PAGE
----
is an Infectious Diseases Specialist?
infectious diseases (ID) specialist is a physician with
advanced training in the diagnosis and treatment of illnesses
caused by microorganisms or germs. Because their training and
experience cover a unique cross-section of medicine, ID
specialists often are asked to evaluate and oversee
challenging cases. ID specialists practice both in hospitals
and in office settings.
kind of training do ID specialists have?
physician has undergone nine to ten years of education and
training. After four years of medical school, he or she spent
three more years being trained as a doctor of internal
medicine or pediatrics. This was followed by two to three years of
specialized training in infectious
diseases. Most ID
specialists who treat patients also are board certified, which
means they have passed a difficult examination and are
by the American Board of Internal Medicine in both
internal medicine and infectious diseases or by the American
Board of Pediatrics in both pediatrics and infectious
kinds of patients and cases do ID specialists treat?
ID specialists diagnose and
treat conditions resulting from all types of infections,
including those caused by germs such as bacteria, viruses,
fungi and parasites. These microscopic organisms penetrate the
body's natural barriers and multiply, creating symptoms
ranging from sore throat and fever (as in the case of strep
throat) to more serious and even deadly problems (such as AIDS
ID specialists also see patients to
determine whether the symptoms are due to an infection or not.
Most commonly, the patient has a fever.
Some ID specialists serve as primary care
physicians, treating most illnesses and coordinating their
patients' overall care.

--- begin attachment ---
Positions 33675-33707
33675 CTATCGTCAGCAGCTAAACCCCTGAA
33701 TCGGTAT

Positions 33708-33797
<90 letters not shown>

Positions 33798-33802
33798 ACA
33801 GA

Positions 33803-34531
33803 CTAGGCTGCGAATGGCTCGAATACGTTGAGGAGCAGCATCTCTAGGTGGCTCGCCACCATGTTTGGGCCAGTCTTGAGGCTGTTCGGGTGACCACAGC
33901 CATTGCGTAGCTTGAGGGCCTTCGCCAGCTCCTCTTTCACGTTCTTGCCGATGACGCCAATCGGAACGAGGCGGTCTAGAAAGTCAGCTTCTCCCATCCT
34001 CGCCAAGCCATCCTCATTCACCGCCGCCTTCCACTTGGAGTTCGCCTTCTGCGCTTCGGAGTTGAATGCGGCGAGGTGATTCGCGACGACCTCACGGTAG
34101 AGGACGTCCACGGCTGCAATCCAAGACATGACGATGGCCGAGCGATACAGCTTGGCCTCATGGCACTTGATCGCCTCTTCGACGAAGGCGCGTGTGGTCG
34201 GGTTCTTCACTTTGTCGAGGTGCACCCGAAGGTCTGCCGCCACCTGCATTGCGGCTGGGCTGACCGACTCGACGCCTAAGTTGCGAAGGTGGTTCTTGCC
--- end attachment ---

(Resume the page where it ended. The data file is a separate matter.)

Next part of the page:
should I see an ID specialist?
infectious diseases require you to see an ID specialist. Many
common infections can be treated by your personal physician.
Your doctor might refer you to an ID specialist in cases where
an infection is difficult to diagnose, is accompanied by a
high fever or does not respond to treatment. The specialized
training and diagnostic tools of the ID specialist can help
determine the cause of your infection and the best approach to
specialists also see healthy people who plan to travel to
foreign countries or locations where infection risk is higher.
In these cases, ID specialists can help determine whether
special immunizations or other preventive measures are
necessary to protect travelers from disease.
kinds of tests, procedures and treatments are typical?
diseases specialists are like medical detectives. They examine
difficult cases, looking for clues to identify the culprit and
solve the problem. If you are in the hospital or ICU with a
severe illness, you may not be aware of your ID specialist’s
visits, constant attention and care. Much of their work is
done behind the scenes. Examining germs carefully under the
microscope, ID specialists make a diagnosis and coordinate a
plan to treat your disease. They will review your medical
data, including X-rays and laboratory reports such as blood